|For Immediate Release
April 4th, 2002
|Contact:||DDA Camille Hill: (714) 347-8590
DA Inv. John Santy: (714) 245-8488
District Attorney Starts Letter-writing Campaign; Lobbies Senate for Passage of Prisoner DNA Bill
SANTA ANA — District Attorney Tony Rackauckas has been lobbying members of the state Senate to pass a bill that would authorize prison officials to use reasonable force to obtain DNA samples from inmates who are already required by law to do so, but have refused. The refusals have resulted in fewer crimes being linked to perpetrators through the state DNA database, thus prolonging the suffering of victims and their families whose crimes remain unsolved.
A law passed in 1998 calls for prisoners convicted of crimes such as sexual assault and murder to provide DNA samples for inclusion in the state DNA database. But so far, more than 900 inmates have refused to comply and prison officials are not requiring them to do so. Instead, the law provides for these violators to be charged with a misdemeanor count of Penal Code Section 298.1, something that is meaningless for inmates on death row or in prison for life.
State Sen. Jim Brulte (R-San Bernardino) and Assembly member Lou Correa (D-Orange) are working with Rackauckas to get a bill passed to remedy this situation.
Senate Bill 1242 would permit prison officials to use “reasonable force” to collect DNA samples from inmates who refuse. Twelve other states and the federal government have already passed laws that authorize the use of “reasonable force” to collect DNA samples.
“The way this law is being carried out places all the power in the hands of the inmates,” Rackauckas said. “I’m tired of victims having to overcome hurdles in order to obtain justice. If someone sitting on death row has committed other murders, by all means let’s solve those cases so the family members of victims can get on with their lives.”
Rackauckas has assigned a deputy district attorney, a staff analyst and an investigator to work on this bill. The team aided by Brulte and Correa in drafting the measure. They have also initiated a letter-writing campaign by victim rights organizations and law enforcement to the members of the Senate Public Safety Committee, who will hear the bill on April 9. The team has been conferring with senators and their staff in an effort to move the bill out of the Public Safety Committee so that it can eventually be heard on the Senate floor.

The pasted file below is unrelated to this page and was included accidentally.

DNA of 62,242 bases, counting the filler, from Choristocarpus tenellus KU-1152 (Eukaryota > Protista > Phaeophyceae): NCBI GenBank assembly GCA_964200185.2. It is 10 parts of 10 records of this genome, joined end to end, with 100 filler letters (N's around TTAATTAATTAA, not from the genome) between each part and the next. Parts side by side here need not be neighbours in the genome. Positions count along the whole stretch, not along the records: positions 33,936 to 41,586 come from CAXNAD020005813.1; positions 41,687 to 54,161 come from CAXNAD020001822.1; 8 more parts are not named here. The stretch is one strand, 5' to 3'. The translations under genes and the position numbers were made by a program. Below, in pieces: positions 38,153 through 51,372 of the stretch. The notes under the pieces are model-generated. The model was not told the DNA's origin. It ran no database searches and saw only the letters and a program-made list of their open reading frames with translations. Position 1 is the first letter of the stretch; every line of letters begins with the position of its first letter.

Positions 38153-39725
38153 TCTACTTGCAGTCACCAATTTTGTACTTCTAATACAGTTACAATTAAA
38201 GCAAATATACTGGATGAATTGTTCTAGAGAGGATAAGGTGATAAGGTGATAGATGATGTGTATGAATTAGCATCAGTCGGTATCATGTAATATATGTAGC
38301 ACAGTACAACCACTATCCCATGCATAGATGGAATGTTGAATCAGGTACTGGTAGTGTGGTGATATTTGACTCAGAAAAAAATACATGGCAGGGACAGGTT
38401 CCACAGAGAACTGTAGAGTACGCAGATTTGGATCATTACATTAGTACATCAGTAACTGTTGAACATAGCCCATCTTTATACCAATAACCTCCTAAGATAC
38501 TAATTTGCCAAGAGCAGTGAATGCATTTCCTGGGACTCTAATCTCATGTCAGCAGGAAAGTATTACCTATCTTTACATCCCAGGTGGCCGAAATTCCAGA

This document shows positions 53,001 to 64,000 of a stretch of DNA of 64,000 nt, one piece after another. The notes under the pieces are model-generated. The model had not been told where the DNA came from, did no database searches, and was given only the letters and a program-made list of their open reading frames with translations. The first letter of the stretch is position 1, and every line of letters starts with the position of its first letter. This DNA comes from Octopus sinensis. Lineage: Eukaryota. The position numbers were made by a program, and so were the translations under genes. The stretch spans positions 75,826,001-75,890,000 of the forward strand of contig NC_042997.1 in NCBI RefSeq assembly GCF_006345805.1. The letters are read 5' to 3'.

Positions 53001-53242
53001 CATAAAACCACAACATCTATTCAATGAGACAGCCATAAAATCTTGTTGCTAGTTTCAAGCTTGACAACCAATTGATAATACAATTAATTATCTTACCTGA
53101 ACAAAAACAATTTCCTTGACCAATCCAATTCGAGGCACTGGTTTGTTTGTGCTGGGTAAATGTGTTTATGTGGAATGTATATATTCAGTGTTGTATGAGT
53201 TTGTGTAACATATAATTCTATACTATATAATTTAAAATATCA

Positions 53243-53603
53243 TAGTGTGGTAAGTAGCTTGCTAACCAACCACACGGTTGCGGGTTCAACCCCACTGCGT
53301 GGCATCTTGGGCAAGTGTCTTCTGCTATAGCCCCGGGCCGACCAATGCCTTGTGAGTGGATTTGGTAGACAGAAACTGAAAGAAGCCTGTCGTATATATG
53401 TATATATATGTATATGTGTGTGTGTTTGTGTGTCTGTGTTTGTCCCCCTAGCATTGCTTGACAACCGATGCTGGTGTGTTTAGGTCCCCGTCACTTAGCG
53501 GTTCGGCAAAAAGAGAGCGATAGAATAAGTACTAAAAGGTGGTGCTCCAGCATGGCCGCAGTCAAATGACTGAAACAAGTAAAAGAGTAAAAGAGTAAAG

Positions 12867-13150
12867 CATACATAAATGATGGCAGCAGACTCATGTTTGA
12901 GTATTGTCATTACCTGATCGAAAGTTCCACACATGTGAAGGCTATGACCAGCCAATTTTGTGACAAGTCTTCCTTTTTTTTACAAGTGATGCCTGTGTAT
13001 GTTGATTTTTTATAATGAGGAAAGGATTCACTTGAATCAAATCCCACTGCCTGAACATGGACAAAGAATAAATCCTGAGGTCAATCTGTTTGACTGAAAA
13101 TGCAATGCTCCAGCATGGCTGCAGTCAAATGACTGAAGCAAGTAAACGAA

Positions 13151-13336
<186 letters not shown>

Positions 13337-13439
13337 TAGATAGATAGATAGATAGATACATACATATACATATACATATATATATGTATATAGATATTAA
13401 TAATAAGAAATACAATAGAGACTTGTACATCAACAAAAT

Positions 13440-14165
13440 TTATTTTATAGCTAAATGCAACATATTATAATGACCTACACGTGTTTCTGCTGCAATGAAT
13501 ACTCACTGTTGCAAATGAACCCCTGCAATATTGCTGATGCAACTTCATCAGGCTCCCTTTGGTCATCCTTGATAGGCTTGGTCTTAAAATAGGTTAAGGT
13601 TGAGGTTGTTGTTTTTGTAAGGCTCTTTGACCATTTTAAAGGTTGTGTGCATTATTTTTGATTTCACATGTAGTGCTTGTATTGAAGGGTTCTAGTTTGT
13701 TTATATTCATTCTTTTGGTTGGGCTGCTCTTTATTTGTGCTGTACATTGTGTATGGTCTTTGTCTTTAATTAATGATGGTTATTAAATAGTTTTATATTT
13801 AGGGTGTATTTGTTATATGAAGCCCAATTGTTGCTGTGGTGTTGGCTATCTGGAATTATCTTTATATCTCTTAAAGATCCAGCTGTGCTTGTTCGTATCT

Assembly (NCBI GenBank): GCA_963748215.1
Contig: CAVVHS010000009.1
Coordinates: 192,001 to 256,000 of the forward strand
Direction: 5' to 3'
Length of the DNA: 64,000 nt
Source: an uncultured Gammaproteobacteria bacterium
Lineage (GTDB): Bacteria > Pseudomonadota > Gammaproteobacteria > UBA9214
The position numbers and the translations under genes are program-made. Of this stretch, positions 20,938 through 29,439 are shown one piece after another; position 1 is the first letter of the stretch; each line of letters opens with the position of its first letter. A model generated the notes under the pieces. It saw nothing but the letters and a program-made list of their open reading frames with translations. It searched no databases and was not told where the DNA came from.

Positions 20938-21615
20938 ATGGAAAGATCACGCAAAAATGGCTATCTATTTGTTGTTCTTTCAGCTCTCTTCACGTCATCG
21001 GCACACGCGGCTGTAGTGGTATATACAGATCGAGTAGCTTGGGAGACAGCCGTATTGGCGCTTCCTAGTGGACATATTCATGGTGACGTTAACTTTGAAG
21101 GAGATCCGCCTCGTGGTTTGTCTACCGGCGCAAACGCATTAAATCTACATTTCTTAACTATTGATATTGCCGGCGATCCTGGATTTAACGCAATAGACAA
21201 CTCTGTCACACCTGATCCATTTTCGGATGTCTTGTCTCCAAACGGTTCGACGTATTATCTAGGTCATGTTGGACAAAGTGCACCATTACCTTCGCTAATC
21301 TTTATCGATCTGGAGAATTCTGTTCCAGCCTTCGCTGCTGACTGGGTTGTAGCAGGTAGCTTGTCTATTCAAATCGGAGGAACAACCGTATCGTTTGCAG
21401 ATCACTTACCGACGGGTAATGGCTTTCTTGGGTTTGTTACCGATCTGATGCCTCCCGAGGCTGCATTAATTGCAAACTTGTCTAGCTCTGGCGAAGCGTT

Several co-authors have also signed on: Assembly members Charlene Zettel and Jay La Seur of San Diego and Senators Jackie Speier and Bruce McPherson of Northern California.
“This bill to allow reasonable force is a bipartisan effort to bring common sense to the DNA collection process and needed closure to thousands of victims and their surviving loved ones,” Brulte said. “I’m absolutely convinced that if every member of the Legislature has a chance to vote on this bill, it will be overwhelmingly passed in both the Senate and Assembly.”
Currently, 167,000 DNA profiles are included in the state DNA database, resulting in 83 “hits” to suspects of violent crimes. An additional 25,000 DNA profiles — including those of inmates who have refused to provide samples — have yet to be collected. Undoubtedly, inmates are being paroled before their blood samples can be drawn.
“We have proven that the state DNA database works to solve crimes and bring closure to victims,” Correa said. “But inmate refusals are impairing our ability to solve past and future crimes. We must make every effort to ensure that convicted felons, by their refusals, do not continue to make the state prison system a sanctuary for murderers and rapists.”
Rackauckas believes that the goals of solving crimes, implicating the guilty and exonerating the innocent will be expeditiously achieved by the passage of Senate Bill 1242.
“Law enforcement needs this legislation to identify suspects responsible for past and future crimes,” he said.